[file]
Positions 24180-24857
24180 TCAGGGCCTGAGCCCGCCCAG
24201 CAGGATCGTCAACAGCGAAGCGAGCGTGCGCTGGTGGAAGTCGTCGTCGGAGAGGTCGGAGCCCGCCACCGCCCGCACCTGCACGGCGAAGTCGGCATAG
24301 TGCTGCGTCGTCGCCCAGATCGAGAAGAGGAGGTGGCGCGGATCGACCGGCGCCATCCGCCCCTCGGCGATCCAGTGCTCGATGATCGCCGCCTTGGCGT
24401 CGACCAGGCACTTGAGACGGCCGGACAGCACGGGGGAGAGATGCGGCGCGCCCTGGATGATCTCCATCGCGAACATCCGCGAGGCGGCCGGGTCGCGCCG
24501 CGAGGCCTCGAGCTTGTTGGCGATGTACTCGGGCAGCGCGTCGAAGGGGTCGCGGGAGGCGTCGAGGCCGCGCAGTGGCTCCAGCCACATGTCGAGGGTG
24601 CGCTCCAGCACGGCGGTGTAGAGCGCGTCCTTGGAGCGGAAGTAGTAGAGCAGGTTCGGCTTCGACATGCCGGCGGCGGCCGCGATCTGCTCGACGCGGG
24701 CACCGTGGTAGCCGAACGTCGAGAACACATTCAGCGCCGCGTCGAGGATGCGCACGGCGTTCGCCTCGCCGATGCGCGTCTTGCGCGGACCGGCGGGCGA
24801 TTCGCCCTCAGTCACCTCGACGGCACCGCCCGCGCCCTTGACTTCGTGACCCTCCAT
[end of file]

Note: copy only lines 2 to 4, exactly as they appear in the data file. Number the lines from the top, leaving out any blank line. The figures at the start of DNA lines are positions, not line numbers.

24180 TCAGGGCCTGAGCCCGCCCAG
24201 CAGGATCGTCAACAGCGAAGCGAGCGTGCGCTGGTGGAAGTCGTCGTCGGAGAGGTCGGAGCCCGCCACCGCCCGCACCTGCACGGCGAAGTCGGCATAG
24301 TGCTGCGTCGTCGCCCAGATCGAGAAGAGGAGGTGGCGCGGATCGACCGGCGCCATCCGCCCCTCGGCGATCCAGTGCTCGATGATCGCCGCCTTGGCGT